Dark Souls II

..Dark Souls II..

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Dark Souls II Box Art
System/s: PC, PS3, X360
Developer: FromSoftware
Publisher: Bandai Namco
Genre: Action/RPG
Players: 1
GD Score: 91
Press Scores
Release Date:
N. America: Mar. 11, 2014
Europe: Mar. 14, 2014
Australia: Mar. 14, 2014
Japan: Mar. 13, 2014
ESRB: Teen (Blood and Gore, Mild Language, Partial Nudity, Violence)

"You WILL die"

REVIEW |

Author: Nicholas Greene  

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If you want to know what kind of game Dark Souls II is, one of the first achievements you can get – called “This Is Dark Souls” – is given to you when you die for the first time. And unless you’re a prodigy of some kind, you will die; over, and over, and over, and over again. And you’ll love every minute of it, because it will make the moments when you do succeed – those rare times when you do everything perfectly – all the sweeter.

Dark Souls II takes place in the same setting as the first game, several centuries after the Chosen Undead did battle with the hollowed husk of Gwyn. Unfortunately, things don’t seem to have changed all that much – the fires of the world appear to be guttering, and the Curse of Undeath looks very much like it’s about to become a plague. Naturally, you’re one of the poor, unfortunate souls branded with the Darksign. Rather than resign yourself to your fate and go hollow, however, you decide to search for a cure.

That search eventually takes you to the great northern kingdom of Drangleic, an ancient land of wonderment whose king was said to have gazed deeper into the soul than any mortal before him.  Something tells me that wasn’t the brightest idea he’s ever had, as the crumbling kingdom currently labors under an unexplained curse far more terrible than the Darksign. Guess who gets to try and end it?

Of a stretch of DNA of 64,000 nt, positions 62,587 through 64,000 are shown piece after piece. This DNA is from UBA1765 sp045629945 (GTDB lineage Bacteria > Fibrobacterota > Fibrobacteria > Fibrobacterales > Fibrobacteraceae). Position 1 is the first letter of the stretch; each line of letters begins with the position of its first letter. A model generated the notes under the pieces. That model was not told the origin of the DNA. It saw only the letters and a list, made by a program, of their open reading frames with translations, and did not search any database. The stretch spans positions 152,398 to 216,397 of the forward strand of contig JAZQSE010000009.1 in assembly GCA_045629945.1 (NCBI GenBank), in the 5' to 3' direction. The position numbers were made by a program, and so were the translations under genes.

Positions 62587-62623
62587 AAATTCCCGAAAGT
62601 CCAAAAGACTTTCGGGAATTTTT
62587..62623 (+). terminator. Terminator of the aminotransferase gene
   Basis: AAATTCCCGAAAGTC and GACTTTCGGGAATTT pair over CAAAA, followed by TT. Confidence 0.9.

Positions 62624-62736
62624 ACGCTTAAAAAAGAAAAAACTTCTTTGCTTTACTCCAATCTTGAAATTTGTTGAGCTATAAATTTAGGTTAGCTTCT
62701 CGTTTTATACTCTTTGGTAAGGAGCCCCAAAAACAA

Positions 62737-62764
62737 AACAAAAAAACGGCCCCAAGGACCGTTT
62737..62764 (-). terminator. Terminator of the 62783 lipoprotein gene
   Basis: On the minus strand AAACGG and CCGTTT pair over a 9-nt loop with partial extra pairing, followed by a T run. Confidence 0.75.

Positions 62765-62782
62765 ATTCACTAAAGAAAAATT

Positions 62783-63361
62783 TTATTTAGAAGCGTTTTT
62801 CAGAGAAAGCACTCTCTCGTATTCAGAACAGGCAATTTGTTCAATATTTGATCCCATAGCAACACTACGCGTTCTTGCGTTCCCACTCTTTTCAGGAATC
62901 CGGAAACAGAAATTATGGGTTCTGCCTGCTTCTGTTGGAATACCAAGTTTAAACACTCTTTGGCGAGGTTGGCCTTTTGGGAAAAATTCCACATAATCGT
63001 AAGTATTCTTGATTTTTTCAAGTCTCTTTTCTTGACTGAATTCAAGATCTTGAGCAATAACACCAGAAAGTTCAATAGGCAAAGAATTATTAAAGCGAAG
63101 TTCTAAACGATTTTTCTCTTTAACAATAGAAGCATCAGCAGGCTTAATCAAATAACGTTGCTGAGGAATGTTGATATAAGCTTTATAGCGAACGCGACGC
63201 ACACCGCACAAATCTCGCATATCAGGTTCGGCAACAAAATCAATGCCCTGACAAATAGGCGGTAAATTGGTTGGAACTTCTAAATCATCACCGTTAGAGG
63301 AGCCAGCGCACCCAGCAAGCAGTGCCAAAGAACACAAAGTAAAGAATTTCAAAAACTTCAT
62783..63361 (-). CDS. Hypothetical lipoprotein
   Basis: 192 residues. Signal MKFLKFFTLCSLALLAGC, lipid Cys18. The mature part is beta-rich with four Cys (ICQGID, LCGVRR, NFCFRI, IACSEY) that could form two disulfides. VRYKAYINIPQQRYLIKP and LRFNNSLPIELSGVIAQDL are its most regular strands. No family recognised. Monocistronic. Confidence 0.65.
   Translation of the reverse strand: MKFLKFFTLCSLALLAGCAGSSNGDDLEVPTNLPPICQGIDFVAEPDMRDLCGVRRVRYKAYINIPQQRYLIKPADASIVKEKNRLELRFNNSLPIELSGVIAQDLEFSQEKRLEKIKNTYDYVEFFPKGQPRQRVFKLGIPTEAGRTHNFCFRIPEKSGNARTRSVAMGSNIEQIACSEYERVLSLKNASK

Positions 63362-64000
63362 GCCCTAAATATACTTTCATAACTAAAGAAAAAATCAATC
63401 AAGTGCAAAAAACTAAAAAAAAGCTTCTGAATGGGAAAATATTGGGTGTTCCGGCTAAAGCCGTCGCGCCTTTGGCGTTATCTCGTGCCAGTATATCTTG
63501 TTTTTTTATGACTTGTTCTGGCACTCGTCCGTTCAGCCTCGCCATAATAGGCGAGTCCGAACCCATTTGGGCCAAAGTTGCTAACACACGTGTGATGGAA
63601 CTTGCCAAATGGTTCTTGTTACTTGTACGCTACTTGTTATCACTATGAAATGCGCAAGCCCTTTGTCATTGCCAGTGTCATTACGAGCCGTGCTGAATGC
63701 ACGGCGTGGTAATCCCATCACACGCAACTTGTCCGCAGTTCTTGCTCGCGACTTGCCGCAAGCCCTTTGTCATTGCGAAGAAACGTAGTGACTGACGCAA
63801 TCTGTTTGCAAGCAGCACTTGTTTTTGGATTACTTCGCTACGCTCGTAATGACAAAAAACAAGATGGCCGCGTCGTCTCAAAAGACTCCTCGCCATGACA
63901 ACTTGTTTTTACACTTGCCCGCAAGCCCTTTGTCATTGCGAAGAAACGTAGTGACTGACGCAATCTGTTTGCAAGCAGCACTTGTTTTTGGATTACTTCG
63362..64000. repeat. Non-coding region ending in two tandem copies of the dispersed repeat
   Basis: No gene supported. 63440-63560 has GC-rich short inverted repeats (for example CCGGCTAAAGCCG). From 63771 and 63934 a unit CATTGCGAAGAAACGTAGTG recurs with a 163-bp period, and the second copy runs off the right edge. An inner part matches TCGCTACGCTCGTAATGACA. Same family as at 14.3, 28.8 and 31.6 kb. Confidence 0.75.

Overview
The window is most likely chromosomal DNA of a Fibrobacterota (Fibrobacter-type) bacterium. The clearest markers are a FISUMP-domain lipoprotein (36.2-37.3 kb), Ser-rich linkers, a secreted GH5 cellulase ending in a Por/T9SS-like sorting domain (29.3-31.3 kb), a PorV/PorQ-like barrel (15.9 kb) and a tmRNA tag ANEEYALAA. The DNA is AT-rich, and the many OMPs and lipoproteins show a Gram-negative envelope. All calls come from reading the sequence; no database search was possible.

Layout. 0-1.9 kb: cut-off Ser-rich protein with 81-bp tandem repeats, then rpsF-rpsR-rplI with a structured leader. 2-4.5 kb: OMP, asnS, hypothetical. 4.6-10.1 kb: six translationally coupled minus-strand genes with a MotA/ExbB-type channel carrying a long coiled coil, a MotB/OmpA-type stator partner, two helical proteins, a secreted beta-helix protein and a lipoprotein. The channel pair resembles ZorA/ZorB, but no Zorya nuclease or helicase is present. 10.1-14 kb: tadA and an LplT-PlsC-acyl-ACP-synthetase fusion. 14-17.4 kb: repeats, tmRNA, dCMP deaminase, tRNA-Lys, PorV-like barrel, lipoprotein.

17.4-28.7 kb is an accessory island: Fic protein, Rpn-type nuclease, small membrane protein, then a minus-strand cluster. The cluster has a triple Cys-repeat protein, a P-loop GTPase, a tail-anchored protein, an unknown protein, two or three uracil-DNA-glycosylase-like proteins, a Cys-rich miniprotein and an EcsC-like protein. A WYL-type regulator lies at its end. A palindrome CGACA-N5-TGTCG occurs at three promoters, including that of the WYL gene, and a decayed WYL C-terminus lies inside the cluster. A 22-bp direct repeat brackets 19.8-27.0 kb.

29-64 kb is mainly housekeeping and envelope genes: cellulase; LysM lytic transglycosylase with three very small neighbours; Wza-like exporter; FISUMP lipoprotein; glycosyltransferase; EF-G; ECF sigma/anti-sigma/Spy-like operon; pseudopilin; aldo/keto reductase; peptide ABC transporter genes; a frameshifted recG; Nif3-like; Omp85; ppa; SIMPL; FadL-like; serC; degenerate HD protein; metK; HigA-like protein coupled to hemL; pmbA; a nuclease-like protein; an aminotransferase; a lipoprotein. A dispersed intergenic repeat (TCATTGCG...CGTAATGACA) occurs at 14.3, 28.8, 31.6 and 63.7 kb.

Drangleic is to Lordran as The Shire is to Middle Earth. Compared to its predecessor, the world of Dark Souls II is absolutely massive – almost overwhelmingly so, affording the player a staggering degree of freedom to go where they wish (they’ll have to deal with the consequences if they get in over their head, of course). This exploration is made a bit easier by the fact that players can now warp to any bonfire they’ve lit, meaning the fires serve as something of a “Waypoint” system.

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Don’t worry – that doesn’t really tone down the difficulty all that much.

Warps aren’t the only thing that’s been changed from Dark Souls. Humanity as an item is gone. Instead, recovering from your Hollowed state is done using a human effigy, an item which can also be burned in a bonfire to protect your world from invasion. Oh, that’s another thing – unless you’re playing offline, you can be invaded at any time. Being human this time around actually reduces the chance of getting invaded.

On the topic of PvP, there's also a completely revamped covenant system, which puts a far greater focus on community than the previous game. I've only scratched the surface of it so far, but it definitely seems promising.